Grapevine pruning shears
Grapevine pruning shears new 16.8V Wireless 32mm Rechargeable Electric Pruning Shears Scissors Branch Tree Cutting Trimming Tools with TWO Batteries
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Battery Quantity: 2 Batteries
Charging Time: 1.5-2Hours
Working Time: 3-4Hours
Charger Type: 2 In 1 Charger
Input Voltage Of Charger: AC110V-220V
Prepare Your Vineyard for Success
Although the busy days of harvest are now behind us, there isn’t much time for vineyard staff to sit back, relax and enjoy the fruits of their labor. Now begins the important task of pruning, and winter is the ideal time to separate healthy wood from the dead and damaged. Whether you’ve just started vineyard operations or have been running a vineyard for decades, it never hurts to be reminded of the best dormant pruning practices and learn about emerging technology to make this vineyard task easier.
The Purpose of Pruning Grapevine pruning shears
Dormant pruning is critical to grape growing because it maintains the training system, allows operators to select fruiting wood, and manipulates the quality of fruit produced. It helps maintain vine form, regulates the position and number of shoots on a vine, improves fruit quality, stabilizes production and improves bud fruitfulness through careful bud placement and selection. Pruning is also an opportunity to get control over weeds, identify vine diseases and address pest concerns before they become significant issues.
When to Prune
As a general rule, dormant pruning can be done anytime between leaf drop in the fall and bud break in the spring. Vineyards around the country may start pruning right after Thanksgiving into mid-December, but this tedious job usually extends through March. Some vineyards wait until January to begin their dormant pruning because this is when the canes become woody.
Jordan Lonborg, viticulturist at Tablas Creek Vineyard in Paso Robles, California, told The Grapevine Magazine that his vineyard chooses when to prune largely based on weather.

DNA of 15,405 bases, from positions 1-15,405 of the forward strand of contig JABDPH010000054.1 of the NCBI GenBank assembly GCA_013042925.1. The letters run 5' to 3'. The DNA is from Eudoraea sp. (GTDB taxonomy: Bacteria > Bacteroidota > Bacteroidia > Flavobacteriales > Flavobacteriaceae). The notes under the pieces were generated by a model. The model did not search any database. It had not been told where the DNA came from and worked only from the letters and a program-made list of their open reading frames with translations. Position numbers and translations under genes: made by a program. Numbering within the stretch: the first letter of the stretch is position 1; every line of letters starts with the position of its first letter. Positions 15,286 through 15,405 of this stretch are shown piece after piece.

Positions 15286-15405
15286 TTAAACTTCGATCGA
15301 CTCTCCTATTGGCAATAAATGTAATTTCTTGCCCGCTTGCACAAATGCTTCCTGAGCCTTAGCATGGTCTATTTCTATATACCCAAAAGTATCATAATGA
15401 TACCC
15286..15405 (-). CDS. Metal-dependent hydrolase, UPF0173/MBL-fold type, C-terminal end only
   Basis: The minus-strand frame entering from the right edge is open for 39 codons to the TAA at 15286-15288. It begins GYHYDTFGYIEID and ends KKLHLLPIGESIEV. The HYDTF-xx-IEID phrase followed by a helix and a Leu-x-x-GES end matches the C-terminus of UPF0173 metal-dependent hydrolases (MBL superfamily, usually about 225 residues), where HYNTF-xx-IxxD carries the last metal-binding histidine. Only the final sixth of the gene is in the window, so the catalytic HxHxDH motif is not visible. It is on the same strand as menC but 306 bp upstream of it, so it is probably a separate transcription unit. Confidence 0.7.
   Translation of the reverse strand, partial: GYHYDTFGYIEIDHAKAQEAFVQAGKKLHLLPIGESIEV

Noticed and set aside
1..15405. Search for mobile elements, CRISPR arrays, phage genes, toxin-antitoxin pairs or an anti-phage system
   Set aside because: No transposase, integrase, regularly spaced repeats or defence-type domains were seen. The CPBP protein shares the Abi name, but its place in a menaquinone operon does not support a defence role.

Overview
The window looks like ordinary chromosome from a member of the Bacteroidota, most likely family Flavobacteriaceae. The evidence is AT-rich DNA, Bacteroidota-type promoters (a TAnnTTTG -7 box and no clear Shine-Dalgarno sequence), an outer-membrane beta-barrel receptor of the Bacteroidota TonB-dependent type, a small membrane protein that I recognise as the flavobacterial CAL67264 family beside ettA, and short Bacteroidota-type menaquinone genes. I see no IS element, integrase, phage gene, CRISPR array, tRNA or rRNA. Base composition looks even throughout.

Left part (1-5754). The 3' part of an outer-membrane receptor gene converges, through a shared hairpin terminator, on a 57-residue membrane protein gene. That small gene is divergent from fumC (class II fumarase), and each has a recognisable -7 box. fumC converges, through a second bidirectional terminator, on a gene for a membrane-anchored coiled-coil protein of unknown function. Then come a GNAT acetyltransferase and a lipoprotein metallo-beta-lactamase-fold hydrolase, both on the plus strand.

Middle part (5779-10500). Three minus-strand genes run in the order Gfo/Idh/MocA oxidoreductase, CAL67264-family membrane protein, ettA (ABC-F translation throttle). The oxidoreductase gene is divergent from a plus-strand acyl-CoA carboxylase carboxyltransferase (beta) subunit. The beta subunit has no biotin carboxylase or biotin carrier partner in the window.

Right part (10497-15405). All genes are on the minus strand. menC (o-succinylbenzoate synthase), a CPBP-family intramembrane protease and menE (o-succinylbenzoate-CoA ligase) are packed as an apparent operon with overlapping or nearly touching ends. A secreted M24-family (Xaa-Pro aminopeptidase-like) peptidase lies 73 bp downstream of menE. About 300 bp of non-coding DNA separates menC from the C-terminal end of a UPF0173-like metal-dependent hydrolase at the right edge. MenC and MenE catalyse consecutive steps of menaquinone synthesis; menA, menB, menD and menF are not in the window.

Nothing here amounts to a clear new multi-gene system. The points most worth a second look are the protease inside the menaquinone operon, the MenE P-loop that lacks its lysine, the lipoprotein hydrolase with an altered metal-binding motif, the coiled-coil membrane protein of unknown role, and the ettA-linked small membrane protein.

“We typically start pruning in January,” he said. “But the majority of pruning takes place in February and March.”
Vineyards may postpone pruning to assess cold injury better and adjust pruning levels to compensate for losses. Double pruning is sometimes used to avoid spring frost injury. However, the availability of labor in the winter months has a big impact on when vineyards do their pruning as well.
Types of Pruning
Grapevine pruning shears most commonly used for grape varieties that have low natural fruitfulness on the basal buds. This type of pruning requires vineyards to replace the one-year-old canes annually.
Spur pruning is most often used for high fruitfulness varieties and is relatively easy to do. This is the most popular method of pruning among vineyards today, particularly for grape varieties like Merlot and Cabernet Sauvignon.
Meanwhile, head training is sometimes practiced by vineyards without trellising. While this practice is economical, it’s important to watch for rot and mildew, as well as congested canopies that can topple under their own weight.
“We spur prune the majority of the vineyard because 65% of the vineyard is on trellis,” said Lonborg. “Ten percent of the vineyard is cane pruned as well. A majority of the cane pruning occurs on Syrah and Viognier due to their vigorous nature.”
Disease Identification and Weeding While Pruning
Grapevine diseases can occur at any time of the year, but the winter season is a useful time to check plants for abnormalities and take action. Some of the most common diseases that grapevines experience are Pierce’s disease, phylloxera, downy mildew, powdery mildew, gray mold, black rot and vine truck diseases such as Petri disease and black measles.
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